A bokashi kitchen composting system is a really good way of transforming kitchen waste into nutrient-rich soil conditioner.
It will deal with almost all kitchen food waste including cooked and uncooked meats and fish, dairy products and cooked leftovers which can't be added to a normal composting system.
Bokashi bran, a dry mixture of bran, molasses and EM-1 Micro-organisms, is mixed in with the food scraps in a sealable container which can be kept in the kitchen. Once full, the mix is left for 2 weeks to ferment, then the contents are added to a normal compost bin or wormery, or dug into a hole in the ground and buried. The fermented matter breaks down very quickly into rich compost.
Bokashi bran is normally purchased ready-made. The initial cost of purchasing the bins, plus the ongoing cost of the bokashi bran sometimes puts people off using what is otherwise a really good system.
On average each bin-full of waste will use about 200 grams of bokashi bran, costing about £1 or more in the UK.
If you are fermenting a lot of waste, it works out much cheaper to make your own bran.
There are various recipes for bokashi bran on the web, but most work with large quantities and aren't suitable for normal home use. Some make their own mix of micro-organisms - probably not advisable unless you know what you are doing!
However, it is possible to purchase the EM-1 Effective Micro-Organisms and make a smaller quantity of the standard bran mixture yourself at home.
This is a very simple and easy recipe for a batch of EM bokashi bran, enough to supply an average home for at least a month. The recipe can be scaled up if you want to make a few month's supply - the mix should store for up to a year - but remember that it works best when fresh.
(*see Amazon UK for EM-1 , molasses and wheatbran (20Kg) or wheatbran (2.5kg))
Mix one tablespoon (15ml) of molasses into 250ml of warm water, then add one tablespoon (15ml) of EM-1.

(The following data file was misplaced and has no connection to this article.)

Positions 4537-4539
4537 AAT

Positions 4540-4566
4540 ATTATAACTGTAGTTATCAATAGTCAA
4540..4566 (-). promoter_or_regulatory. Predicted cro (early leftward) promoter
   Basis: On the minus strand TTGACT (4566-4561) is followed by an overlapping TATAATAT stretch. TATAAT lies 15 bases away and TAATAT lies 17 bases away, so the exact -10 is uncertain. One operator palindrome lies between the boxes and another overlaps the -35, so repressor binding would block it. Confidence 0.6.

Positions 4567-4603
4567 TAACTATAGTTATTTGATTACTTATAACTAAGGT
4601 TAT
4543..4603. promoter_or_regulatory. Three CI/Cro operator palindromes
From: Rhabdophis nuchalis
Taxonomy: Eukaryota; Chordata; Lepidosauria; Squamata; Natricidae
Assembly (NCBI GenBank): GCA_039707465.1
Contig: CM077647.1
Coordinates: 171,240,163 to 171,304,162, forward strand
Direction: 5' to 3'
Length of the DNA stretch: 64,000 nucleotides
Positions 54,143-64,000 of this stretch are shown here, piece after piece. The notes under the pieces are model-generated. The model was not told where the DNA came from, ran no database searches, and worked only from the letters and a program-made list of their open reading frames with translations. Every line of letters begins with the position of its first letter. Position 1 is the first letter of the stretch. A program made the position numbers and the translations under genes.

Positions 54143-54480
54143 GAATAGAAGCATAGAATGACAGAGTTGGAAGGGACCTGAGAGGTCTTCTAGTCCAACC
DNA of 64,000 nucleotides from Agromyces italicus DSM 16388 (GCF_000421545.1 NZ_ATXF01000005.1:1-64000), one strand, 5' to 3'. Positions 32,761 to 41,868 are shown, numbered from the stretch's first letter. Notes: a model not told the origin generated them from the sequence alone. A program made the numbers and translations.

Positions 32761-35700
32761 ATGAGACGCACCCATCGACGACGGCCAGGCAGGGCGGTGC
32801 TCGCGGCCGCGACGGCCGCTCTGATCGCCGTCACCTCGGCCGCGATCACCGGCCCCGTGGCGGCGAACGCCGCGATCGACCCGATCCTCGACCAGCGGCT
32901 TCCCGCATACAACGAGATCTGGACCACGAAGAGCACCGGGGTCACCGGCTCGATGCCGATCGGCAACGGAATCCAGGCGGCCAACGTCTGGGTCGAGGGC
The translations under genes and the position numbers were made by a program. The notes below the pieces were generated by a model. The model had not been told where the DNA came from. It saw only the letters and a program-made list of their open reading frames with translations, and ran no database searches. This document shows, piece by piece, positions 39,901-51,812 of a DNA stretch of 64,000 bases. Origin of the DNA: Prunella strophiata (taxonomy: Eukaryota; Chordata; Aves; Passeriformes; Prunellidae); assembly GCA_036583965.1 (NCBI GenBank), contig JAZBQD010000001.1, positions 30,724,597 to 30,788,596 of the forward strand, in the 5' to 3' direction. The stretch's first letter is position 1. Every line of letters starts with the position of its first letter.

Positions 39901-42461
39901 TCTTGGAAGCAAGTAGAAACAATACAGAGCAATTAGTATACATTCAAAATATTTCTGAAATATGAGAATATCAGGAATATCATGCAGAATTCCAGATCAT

Pour the mixture into 500g of wheat bran and mix very thoroughly. The bran will expand as it absorbs the water - it should feel moist but not soggy.
When it's well mixed, seal it up in an airtight container and leave in a warm, dark place for about 2-3 weeks.
VERY IMPORTANT - don't open it up at all for at least two weeks, not even to have a quick peep, or the process won't work!
When the time is up, the bran should smell fermented and there may be some white mould on the surface, which is a good sign.
The mixture is now ready to use, but keeps better if it's well dried. Spread out on a tray away from direct sunlight until completely dry then store in a cool dry place.
The bran should remain active for at least a year.
There is a good demonstration of how to make bokashi bran in the video at the bottom of our post on Bokashi Composting.
Other uses for bokashi bran
Many people give bokashi bran to their chickens to reduce the acidity of their droppings and keep their digestive systems healthy. The bran is sprinkled on the droppings below their perches, and also fed at a rate of 3-5% of the weight of their feed.
Bokashi bran is also said to be a good feed supplement for horses. Apparently about 100g per day can improve digestion, re-balance the gut flora and boost the immune system.
For more information, useful books are *Bokashi Composting: Scraps to Soil in Weeks by Adam Footer, and *Bokashi Composting by Michael O'Halloron.
Check price of bokashi bins on Amazon UK *here and ready-made bokashi bran *here.
If you would like more information about the bokashi system see also our posts on Bokashi composting, DIY bokashi bins, and Bokashi troubleshooting.